LET SLEEPING CORPSES LIE (1974)
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Italian horror is also known as The Living Dead At Manchester Morgue and takes place in England where an experimental machine to rid farms of parasites is also raising the dead with it’s low-level radiation. The film focuses on an antiques dealer traveling through the area on business (Ray Lovelock) and a young women (Cristina Galbó) as they encounter the flesh eating corpses and try to convince local police the recent dead are rising from their graves. No one believes them and as the machine increases it’s range, more corpses begin to return to life…in search of food!
Directed by Jorge Grau, with four writers attached, this is a spooky and atmospheric zombie flick that has a surprising amount of gore for a pre-Dawn Of The Dead zombie film. Grau and cinematographer Francisco Sempere make good use of the settings (Italian countryside standing in for England) especially when visiting it’s graveyards, old churches and even a hospital for it’s climax. Grau’s zombies are a bit smarter and faster than Romero’s Night Of The Living Dead fiends and seem to have a rudimentary thought process in their uses of tools and weapons, while also appearing to be a bit intentionally malicious in their attacks. The gore is very well done and the zombies are suitably chilling. The atmosphere and ghoulish events are also punctuated by a very effective score by Giuliano Sorgini. The flick isn’t perfect. The movie does take quite a while to get going, but is very effective when it does. The acting from the cast is nothing to brag about and our hero George (Lovelock) comes across as real jerk a good portion of the time. The police also seem insufferably stupid…and the inspector (Arthur Kennedy) is an outright thug…especially when it’s obvious something strange is going on, intent on blaming out-of-towner George instead. Not that we should expect scientific accuracy in a film like this either, but an insect killing machine raising the dead does provide a few unintentional chuckles.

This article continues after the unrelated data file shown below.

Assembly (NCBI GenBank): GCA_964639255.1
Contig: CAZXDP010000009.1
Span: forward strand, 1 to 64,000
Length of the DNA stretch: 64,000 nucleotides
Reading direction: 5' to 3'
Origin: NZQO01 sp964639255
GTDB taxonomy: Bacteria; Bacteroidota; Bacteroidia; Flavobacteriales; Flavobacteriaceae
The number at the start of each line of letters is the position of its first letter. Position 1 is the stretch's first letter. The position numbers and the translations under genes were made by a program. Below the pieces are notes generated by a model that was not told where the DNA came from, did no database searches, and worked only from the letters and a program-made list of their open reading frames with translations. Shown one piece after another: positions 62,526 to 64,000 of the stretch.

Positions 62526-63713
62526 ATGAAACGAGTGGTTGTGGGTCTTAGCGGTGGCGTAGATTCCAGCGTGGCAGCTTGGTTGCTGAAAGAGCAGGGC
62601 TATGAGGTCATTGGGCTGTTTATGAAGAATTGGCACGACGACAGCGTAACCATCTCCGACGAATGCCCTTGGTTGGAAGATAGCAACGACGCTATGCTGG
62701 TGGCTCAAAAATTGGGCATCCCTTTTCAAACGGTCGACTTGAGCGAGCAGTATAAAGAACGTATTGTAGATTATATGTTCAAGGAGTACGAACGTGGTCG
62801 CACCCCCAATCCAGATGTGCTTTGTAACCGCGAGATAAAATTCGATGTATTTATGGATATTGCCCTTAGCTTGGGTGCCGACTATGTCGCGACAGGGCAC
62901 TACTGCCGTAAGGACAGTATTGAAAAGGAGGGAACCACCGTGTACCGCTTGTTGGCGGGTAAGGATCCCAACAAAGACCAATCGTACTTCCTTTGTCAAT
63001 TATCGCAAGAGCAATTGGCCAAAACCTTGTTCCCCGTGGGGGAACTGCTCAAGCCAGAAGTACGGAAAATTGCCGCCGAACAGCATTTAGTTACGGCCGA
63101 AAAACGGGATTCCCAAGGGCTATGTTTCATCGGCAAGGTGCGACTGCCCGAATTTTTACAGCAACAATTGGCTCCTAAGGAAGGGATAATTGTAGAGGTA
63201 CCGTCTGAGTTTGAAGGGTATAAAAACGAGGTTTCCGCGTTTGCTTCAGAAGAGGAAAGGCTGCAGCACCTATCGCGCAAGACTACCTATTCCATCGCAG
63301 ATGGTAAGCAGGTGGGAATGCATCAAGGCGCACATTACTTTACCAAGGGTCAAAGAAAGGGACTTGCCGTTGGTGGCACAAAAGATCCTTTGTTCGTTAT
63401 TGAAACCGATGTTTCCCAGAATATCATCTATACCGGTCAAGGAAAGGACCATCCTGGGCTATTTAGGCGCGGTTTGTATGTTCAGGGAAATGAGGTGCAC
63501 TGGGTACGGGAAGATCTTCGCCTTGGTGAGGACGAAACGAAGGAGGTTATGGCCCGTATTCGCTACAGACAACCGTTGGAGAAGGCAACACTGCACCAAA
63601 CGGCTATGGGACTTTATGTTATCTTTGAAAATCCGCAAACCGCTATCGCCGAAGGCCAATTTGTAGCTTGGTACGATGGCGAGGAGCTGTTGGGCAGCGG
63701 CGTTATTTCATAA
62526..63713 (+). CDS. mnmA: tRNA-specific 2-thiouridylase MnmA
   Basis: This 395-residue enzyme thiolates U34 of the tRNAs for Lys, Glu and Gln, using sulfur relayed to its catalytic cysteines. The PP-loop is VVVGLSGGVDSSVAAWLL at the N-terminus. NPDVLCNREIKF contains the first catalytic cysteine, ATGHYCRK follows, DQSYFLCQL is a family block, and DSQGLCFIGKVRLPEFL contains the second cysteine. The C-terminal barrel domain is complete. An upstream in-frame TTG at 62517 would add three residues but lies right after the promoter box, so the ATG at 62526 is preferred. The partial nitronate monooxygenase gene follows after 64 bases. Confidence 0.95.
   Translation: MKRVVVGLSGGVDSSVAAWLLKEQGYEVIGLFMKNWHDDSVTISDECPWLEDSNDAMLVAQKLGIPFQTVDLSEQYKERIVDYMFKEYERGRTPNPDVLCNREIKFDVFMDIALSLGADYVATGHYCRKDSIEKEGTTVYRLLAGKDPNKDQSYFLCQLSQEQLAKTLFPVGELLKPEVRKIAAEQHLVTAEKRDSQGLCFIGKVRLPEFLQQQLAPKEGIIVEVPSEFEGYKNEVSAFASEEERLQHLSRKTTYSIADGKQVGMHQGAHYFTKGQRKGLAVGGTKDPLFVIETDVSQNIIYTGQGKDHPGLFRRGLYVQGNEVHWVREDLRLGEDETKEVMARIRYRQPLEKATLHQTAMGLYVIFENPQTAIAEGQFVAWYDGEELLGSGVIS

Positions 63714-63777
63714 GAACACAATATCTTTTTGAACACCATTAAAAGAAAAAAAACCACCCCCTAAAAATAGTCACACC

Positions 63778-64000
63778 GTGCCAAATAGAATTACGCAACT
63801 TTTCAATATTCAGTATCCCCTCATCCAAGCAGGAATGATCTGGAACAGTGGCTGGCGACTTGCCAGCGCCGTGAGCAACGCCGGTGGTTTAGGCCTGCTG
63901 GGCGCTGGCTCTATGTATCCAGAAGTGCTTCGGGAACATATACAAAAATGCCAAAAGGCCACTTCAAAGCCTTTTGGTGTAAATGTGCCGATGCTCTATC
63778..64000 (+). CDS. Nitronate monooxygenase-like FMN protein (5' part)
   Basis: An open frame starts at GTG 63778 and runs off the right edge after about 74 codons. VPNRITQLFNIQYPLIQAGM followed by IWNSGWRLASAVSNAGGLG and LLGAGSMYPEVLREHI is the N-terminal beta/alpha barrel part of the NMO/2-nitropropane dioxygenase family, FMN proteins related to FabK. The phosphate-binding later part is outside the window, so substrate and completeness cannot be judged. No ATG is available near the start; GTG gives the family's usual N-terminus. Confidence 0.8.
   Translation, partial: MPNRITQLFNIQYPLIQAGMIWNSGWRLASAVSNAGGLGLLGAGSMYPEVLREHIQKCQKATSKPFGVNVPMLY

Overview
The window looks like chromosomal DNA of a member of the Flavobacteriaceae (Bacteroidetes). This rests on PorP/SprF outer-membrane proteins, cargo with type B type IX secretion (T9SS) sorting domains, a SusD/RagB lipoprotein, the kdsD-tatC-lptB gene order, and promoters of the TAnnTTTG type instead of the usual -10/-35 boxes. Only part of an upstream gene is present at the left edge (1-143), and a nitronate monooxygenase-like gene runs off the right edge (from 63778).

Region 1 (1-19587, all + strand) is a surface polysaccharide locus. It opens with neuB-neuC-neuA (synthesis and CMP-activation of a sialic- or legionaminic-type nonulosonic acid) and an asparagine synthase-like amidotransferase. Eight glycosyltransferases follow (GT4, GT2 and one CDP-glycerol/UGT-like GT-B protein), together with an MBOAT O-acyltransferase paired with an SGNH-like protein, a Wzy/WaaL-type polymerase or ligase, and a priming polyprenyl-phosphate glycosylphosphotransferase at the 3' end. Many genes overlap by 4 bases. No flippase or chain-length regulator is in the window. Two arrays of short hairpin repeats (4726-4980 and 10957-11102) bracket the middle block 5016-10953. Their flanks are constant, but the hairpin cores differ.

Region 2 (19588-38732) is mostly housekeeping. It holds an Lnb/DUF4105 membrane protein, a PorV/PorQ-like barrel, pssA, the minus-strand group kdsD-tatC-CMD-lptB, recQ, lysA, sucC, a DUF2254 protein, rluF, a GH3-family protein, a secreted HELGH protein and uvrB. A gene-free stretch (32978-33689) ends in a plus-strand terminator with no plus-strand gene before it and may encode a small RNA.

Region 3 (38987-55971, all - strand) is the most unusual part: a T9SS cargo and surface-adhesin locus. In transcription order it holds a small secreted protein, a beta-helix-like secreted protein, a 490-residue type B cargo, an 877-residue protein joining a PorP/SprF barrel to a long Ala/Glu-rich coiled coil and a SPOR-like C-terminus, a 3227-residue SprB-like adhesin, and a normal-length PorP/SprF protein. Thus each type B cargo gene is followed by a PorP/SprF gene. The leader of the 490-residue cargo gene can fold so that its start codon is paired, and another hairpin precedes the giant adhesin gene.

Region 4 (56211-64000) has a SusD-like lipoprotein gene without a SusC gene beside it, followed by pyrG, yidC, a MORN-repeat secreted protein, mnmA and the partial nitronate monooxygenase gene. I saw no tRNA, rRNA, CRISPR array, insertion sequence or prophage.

I like this movie. It’s not great, but has a lot of atmosphere and does get a jump on the zombie/gore trend a good few years before Romero and Fulci set it in motion with their Dawn of the Dead and Zombie respectively. The acting is pretty bad, as is a lot of the dialogue and it is a bit slow to get started. Once it does, it’s a creepy and blood-spattered zombie flick that does deliver the goods in it’s second half. Worth a look if you haven’t seen it and love everything zombie.